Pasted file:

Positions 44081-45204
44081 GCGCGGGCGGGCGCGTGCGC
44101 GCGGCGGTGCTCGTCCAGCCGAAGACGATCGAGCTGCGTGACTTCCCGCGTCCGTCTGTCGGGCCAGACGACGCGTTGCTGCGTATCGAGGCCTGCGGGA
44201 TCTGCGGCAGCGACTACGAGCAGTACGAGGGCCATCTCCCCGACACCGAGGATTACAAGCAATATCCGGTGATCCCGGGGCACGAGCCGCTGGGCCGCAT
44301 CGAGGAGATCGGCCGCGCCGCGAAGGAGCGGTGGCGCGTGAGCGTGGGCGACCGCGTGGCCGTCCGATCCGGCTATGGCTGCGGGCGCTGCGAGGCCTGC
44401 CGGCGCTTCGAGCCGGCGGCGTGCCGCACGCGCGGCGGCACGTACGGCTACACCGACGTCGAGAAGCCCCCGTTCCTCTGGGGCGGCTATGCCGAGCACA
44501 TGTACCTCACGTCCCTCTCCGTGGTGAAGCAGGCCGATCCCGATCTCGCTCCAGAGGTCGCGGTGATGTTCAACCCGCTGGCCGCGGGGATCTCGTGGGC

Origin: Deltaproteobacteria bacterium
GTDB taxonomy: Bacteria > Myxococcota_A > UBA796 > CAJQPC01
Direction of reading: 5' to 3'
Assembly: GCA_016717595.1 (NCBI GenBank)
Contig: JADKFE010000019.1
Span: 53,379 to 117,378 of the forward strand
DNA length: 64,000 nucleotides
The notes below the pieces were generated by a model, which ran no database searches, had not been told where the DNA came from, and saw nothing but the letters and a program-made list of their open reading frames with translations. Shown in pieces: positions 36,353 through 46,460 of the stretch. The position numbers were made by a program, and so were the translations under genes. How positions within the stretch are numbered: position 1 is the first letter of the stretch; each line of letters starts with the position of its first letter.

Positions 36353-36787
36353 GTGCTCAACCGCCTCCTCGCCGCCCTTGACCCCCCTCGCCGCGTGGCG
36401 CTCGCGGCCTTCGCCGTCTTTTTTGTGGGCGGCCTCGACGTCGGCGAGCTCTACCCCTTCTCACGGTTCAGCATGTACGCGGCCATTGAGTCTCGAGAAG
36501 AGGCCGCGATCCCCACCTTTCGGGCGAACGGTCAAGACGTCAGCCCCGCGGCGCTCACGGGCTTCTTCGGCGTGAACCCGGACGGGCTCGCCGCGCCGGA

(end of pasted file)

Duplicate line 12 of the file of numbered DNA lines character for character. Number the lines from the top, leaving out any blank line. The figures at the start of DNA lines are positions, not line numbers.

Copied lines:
Contig: JADKFE010000019.1